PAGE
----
• Eric, turn from the Dark Side. Join us in our fight for truth, justice and a spam-free existence!

  • [email protected]

    It’s really true. I’m still a student who is graduating in two months, and really i feel the pressure to stay ahead in the new digital environment. My tips? Use twitter as a learning class day after day. By choosing the right people to follow they offer to you  a huge amount of papers, posts, webinasr, to stay informed and updated about new web invironment and to exchange opinions and impression about it.

  • This actually makes me feel much better about things. I’m really inspired that you’re ready to graduate and are already gearing up to learn. Thanks for sharing this Dave!

  • Ha!

  • i will have to check it out. The Diamond book is revolutionary thiinking.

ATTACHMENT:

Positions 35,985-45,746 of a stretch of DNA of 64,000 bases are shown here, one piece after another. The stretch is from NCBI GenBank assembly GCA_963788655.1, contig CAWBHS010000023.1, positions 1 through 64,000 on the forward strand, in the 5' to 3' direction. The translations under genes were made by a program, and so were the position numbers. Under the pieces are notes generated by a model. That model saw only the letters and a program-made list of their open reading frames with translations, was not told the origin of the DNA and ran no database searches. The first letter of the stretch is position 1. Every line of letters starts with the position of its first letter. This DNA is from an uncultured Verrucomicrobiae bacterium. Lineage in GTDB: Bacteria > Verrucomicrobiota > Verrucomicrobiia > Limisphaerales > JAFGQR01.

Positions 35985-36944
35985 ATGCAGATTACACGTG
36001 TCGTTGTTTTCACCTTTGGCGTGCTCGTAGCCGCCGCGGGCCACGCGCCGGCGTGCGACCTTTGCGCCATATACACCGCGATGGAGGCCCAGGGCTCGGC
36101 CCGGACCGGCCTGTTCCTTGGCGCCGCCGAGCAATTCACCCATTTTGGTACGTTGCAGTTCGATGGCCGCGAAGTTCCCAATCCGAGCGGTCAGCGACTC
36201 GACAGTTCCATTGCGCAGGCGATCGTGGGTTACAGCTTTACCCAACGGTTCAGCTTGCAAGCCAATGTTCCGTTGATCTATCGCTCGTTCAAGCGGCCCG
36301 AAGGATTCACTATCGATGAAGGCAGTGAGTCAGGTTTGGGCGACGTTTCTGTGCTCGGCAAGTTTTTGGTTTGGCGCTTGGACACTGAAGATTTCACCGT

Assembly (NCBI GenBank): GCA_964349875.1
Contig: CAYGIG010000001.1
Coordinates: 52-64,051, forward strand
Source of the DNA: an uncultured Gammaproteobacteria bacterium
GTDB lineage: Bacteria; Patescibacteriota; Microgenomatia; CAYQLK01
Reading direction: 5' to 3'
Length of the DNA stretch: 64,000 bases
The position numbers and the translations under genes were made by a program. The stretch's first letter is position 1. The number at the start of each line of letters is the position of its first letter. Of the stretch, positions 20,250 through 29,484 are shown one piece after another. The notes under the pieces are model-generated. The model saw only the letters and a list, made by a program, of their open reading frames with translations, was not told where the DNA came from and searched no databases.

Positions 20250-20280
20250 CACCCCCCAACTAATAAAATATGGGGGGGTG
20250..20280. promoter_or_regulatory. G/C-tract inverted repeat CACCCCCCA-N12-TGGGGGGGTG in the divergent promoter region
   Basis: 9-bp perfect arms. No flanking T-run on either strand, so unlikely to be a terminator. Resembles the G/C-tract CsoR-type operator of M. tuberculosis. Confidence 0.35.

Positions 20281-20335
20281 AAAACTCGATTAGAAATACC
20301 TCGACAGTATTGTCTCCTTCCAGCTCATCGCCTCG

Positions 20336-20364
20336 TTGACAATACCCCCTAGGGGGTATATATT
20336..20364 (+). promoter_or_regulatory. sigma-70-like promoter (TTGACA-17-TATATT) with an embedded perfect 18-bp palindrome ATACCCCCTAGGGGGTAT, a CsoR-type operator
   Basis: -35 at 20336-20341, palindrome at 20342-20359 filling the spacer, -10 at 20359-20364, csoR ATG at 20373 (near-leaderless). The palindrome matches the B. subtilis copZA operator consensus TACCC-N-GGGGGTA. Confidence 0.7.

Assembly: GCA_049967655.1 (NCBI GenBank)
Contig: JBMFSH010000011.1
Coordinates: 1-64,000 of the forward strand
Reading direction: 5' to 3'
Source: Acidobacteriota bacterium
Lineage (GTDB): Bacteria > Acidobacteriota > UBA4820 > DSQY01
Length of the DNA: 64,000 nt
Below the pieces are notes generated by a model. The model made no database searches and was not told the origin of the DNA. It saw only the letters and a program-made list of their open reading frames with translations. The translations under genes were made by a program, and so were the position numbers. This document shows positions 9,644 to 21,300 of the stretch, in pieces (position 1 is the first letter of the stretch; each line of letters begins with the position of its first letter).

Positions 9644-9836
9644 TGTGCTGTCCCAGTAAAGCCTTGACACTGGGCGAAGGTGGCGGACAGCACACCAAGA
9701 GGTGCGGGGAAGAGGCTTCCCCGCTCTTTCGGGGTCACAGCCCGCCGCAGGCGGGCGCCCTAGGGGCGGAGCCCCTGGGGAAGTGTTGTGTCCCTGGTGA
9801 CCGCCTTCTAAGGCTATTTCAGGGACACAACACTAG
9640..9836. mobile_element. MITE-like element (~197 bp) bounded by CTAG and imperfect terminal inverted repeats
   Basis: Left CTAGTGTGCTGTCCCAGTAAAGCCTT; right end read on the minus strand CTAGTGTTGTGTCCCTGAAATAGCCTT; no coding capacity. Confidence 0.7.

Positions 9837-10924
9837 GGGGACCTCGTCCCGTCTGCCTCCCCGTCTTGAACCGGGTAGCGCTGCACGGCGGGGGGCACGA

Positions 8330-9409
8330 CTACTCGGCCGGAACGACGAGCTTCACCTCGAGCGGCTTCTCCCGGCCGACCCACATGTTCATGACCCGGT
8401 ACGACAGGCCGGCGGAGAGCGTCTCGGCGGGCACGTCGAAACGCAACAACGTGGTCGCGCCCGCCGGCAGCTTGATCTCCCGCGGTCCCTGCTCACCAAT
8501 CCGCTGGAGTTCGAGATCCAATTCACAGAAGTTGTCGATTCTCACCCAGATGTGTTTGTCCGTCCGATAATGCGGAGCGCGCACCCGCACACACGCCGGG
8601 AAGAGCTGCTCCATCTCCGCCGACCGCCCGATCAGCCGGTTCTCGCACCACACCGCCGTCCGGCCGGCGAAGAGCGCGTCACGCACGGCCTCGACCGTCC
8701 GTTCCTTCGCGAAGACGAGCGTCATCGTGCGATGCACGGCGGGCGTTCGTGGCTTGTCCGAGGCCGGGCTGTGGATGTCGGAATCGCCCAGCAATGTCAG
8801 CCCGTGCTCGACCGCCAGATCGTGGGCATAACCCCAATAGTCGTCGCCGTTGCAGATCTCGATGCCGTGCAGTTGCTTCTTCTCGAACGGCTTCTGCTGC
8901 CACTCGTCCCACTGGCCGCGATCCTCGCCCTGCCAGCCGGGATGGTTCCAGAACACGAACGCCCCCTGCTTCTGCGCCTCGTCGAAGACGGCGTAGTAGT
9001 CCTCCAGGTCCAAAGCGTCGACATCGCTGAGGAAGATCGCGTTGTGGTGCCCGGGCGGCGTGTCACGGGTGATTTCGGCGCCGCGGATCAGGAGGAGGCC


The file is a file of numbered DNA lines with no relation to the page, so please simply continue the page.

• Anonymous

    I have a lot of interests and I find Twitter a great jumping off point for learning. I follow a lot of varied types from entertainment to tech bloggers. The best twits (outside of your fun twits) are the ones that make their tweets a headline and offer a link to read the details (Exactly what you did). I know some people who are just not keeping up and have a mountain of reasons (excuses) for ignoring the changing world we live in. It’s a shame too, because continual learning is fun and keeps you in touch with the real world. 

  • Chutima

    So true!! Great post but your solution for a single woman like me it sounds a bit hard to accomplish no. 1 though. hoho!!